All-expense-paid Program for Inclusion and Diversity Among Individuals Engaged in Health-Related Research (PRIDE) in cardiovascular disease comorbidities, genetics, epidemiology, implementation science, global health, data science and bioinformatics for junior faculty and transitioning postdoctoral scientists in establishing independent academic research careers and negotiating through the academic ranks.  Research education and mentoring is provided along with funding opportunities for Small Research Projects (SRP).


Each cohort meets:  Summer session 1, two-day mid-year meeting, PRIDE annual meeting of all PRIDE sites & National Heart, Lung, and Blood Institute (NHLBI), summer session 2, and monthly Zoom meetings. Competitive applications for one-year SRP funding due within 30 days of end of summer session 1.

Summer 1, Cohort 11:
June 21-27, 2024 (Virtual 10am – 3pm Central Time)
July 14 -20, 2024 (In Person – revised)
7/22, 7/24, 7/26, 8/5, 8/7, & 8/9 (Virtual 10am – 2pm Central Time)
Dates and Times subject to change

Cohort 11: Summer 2: TBD, 2025

Cohort 11: Mid Year Meeting: TBD, 2025

Cohort 11: Annual Meeting, TBD, 2025


Program Director and MPI: Victor Davila-Roman, MD
Program Co-Director and MPI: Lisa de las Fuentes, MD, MS
Program Co-Director and MPI: D.C. Rao, PhD
Program Administrator: Linda Schreier


Apply early! The PRIDE Program of the National Heart, Lung, and Blood Institute (NHLBI), National Institutes of Health (NIH), for Inclusion and Diversity among Individuals Engaged in Health-Related Research is now accepting applications. Space is limited for the 2024 cohort.

The primary objective of this all-expense-paid program in CVD-CGE is to provide research education experiences that enable junior faculty and transitioning postdoctoral scientists from diverse backgrounds, including those from groups that are underrepresented in the biomedical sciences (see e.g., NOT-OD-20-031), to further develop their research skills and knowledge to become competitive NIH grants applicants and scientists. The goal is to increase diversity in the biomedical research workforce while enabling early career investigators to become competitive independent scientists in heart, lung, blood, and sleep (HLBS) research.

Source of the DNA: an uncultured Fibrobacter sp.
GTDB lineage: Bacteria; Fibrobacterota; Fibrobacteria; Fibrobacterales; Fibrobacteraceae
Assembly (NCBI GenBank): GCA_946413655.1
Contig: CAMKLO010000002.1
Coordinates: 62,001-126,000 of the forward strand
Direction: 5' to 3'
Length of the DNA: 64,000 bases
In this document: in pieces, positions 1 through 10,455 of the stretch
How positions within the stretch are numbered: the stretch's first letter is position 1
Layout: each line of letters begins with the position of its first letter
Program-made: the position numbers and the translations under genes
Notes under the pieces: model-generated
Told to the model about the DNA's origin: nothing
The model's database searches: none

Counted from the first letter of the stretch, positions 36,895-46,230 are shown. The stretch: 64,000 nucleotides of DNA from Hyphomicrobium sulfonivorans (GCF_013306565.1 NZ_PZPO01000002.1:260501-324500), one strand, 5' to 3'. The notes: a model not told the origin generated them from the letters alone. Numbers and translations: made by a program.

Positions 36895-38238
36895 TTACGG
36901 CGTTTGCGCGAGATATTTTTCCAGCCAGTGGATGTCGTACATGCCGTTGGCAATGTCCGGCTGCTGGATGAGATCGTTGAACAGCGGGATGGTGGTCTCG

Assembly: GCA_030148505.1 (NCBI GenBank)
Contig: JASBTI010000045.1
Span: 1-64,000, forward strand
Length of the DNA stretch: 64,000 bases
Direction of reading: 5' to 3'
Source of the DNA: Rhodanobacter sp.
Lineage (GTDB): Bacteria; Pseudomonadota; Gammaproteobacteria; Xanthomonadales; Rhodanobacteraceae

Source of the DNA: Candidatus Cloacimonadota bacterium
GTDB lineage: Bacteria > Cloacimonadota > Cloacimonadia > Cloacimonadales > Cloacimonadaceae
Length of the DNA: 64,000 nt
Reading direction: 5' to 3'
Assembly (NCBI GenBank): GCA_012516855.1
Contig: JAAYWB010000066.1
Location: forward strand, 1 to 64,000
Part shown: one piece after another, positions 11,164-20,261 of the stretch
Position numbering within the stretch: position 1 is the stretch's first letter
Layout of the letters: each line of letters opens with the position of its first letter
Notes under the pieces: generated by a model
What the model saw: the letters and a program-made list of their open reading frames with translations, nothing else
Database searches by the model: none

This program was designed to provide a working knowledge and appreciation for cardiovascular disease comorbidities, genetics and epidemiology, implementation science, data science, global health, and to integrate these skills with the mentee’s substantive research interests in CVD and HLBS research.

An ideal candidate is highly motivated to pursue independent research in one of the HLBS or crosscutting methodological areas and willing to make a serious commitment of time and effort for achieving that goal. This intensive PRIDE program requires the following:

  1. Active participation in two-week intensive summer training sessions during each of two consecutive summers;
  2. Identification of a local/institutional mentor;
  3. Development of competitive grant applications for pilot funding through Small Research Project (SRP) early upon entering the program; ideally, scholars will have their DRAFT SRP application completed prior to starting the first summer session/institute;
  4. Participation in a 2 day mid-year meeting at Washington University (February/March) and a 2-3 day annual meeting involving all PRIDE programs & NHLBI (April/May); and
  5. Long-term networking with Mentors and peers to advance one’s own research career.

Toward this mission, our objectives include: